Eric J. Fritsch, Graduate Adviser
Graduate Faculty: Caeti, Chilton, Fritsch, Holman, Liederbach, Loper, Taylor, Trulson, Tobolowsky.
Applied research projects and program evaluation studies are conducted by the Department of Criminal Justice. The department's current research programs and interests focus on the evaluation of gang intervention units, the development of information systems in criminal justice agencies, the impact of international and domestic terrorism in the United States, the evaluation of local community policing programs, the impact of juvenile crime and laws on the criminal justice system, the investigation of patterns in juvenile homicide victimization, capital punishment, aspects of criminal victimization and the effects of substance abuse on crime.
The Department of Criminal Justice offers a graduate program leading to the following degree:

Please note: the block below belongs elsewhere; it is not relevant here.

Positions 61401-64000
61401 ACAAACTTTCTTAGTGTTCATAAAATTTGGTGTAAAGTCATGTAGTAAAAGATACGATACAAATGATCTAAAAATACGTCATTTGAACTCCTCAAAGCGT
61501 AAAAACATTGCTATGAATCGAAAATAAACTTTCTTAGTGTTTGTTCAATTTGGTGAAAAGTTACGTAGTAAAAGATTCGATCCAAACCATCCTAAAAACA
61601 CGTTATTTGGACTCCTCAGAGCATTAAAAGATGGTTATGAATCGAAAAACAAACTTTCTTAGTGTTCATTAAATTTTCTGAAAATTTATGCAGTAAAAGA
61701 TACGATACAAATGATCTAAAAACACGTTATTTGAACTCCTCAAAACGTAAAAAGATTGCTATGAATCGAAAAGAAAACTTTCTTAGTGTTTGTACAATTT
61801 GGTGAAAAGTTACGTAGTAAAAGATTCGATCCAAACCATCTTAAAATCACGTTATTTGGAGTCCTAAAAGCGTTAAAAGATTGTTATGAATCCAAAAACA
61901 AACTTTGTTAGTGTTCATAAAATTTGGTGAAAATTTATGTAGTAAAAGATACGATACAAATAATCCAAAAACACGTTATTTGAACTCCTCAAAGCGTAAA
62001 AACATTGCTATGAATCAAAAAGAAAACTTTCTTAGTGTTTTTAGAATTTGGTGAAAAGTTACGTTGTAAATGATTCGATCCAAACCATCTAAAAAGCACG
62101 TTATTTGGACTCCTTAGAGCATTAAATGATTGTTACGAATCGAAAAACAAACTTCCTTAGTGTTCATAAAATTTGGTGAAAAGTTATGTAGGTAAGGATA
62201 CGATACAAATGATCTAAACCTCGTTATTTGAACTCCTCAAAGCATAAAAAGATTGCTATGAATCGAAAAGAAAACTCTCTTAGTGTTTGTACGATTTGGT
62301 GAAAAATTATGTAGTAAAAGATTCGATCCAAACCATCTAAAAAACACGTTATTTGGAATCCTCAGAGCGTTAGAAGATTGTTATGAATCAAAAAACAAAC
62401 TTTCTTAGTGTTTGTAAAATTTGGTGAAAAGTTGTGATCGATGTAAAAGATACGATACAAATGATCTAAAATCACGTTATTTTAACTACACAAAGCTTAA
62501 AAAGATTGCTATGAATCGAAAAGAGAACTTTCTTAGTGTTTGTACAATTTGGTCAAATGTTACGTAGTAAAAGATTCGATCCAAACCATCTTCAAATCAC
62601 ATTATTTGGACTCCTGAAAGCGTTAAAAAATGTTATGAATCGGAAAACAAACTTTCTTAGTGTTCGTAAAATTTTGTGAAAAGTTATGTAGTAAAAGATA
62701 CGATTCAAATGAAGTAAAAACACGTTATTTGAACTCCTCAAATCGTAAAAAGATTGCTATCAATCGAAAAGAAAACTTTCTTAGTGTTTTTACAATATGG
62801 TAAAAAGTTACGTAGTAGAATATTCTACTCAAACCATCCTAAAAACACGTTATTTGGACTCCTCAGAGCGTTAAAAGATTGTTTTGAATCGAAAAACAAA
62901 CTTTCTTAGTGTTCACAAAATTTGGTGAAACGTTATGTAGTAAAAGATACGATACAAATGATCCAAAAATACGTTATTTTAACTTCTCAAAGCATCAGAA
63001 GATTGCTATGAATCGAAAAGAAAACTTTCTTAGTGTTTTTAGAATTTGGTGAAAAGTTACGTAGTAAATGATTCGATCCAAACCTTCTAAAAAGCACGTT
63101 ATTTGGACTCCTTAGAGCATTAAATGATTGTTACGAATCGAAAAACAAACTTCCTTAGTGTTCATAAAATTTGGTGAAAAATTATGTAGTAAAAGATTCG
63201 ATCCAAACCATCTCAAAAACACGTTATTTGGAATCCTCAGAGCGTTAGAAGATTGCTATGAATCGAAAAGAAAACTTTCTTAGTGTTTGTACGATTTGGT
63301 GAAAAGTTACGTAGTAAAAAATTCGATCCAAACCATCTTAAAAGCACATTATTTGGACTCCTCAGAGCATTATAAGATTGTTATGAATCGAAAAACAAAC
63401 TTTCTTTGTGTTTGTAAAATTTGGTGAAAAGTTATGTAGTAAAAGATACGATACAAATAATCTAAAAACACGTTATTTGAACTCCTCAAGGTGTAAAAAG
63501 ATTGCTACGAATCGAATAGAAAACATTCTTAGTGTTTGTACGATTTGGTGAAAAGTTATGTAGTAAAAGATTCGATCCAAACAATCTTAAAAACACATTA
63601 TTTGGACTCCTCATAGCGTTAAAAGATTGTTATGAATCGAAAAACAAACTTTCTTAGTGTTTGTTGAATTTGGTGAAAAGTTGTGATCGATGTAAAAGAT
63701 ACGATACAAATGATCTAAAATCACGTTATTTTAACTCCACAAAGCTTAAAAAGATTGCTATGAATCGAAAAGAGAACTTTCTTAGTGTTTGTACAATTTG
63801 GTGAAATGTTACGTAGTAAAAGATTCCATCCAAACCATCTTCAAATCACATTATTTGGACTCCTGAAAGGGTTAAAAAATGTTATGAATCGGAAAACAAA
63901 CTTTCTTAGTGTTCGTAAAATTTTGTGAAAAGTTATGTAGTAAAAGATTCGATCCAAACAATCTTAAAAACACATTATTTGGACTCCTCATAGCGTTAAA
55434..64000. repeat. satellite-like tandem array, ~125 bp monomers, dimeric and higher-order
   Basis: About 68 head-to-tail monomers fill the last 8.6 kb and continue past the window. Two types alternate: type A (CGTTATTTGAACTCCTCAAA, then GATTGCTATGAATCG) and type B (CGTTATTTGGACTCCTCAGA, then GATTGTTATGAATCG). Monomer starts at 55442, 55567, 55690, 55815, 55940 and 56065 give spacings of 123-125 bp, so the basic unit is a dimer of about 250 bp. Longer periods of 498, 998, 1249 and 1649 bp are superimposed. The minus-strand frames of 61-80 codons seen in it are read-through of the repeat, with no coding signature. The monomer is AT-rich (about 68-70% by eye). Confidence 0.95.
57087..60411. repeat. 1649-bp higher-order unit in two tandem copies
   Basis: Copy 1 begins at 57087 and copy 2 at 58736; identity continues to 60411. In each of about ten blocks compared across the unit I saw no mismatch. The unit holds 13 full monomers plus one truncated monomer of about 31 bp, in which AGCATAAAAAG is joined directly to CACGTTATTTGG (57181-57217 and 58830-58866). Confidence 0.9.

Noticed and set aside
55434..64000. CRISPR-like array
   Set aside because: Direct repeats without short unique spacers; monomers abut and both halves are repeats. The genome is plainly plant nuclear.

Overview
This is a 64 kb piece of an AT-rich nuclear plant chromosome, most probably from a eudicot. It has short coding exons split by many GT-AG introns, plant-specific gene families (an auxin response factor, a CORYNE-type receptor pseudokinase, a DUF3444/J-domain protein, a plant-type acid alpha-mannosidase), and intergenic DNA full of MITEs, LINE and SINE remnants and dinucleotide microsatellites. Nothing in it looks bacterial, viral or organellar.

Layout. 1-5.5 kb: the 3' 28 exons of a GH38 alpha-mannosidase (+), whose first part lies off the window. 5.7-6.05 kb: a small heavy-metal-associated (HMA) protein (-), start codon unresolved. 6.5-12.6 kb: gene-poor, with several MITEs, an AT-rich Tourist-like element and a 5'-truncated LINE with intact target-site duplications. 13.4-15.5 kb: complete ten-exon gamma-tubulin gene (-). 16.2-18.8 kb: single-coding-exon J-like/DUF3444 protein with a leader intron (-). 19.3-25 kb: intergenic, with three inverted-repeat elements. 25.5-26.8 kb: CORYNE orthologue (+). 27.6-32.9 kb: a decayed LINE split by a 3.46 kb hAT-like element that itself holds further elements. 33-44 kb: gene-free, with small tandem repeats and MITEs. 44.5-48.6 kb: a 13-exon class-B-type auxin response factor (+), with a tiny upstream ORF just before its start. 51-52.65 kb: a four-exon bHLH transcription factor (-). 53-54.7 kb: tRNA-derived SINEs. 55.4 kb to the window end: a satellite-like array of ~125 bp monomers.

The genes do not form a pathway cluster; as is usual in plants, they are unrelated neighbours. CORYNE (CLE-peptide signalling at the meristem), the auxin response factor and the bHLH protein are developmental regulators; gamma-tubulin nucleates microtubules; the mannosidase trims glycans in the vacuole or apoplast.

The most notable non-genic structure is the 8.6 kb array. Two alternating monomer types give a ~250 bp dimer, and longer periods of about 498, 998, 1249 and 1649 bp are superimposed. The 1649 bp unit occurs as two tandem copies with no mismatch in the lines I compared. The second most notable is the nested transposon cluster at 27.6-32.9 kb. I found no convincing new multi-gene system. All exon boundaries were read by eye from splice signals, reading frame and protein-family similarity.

The primary objective of the degree program is to provide students with a master's level understanding of the nature and scope of the problems posed by crime, and the operation and administration of the agencies charged with addressing this social problem. The central goal of the Master of Science with a major in criminal justice is to improve the ability of its graduates to undertake informed and thoughtful action as direct workers, administrators, or researchers in the justice system. The program prepares students for entry-level positions in the justice system for students beginning their professional careers and job advancement for students already employed in the justice system. The program also prepares students who are interested in pursuing a PhD upon completion of the master's degree. The master's degree in criminal justice allows each student to take a number of electives, thus permitting students to tailor their degrees to their professional and personal needs. The faculty in the Department of Criminal Justice come from a diverse range of educational and professional backgrounds including criminal justice, law, sociology, political science, social work and urban studies.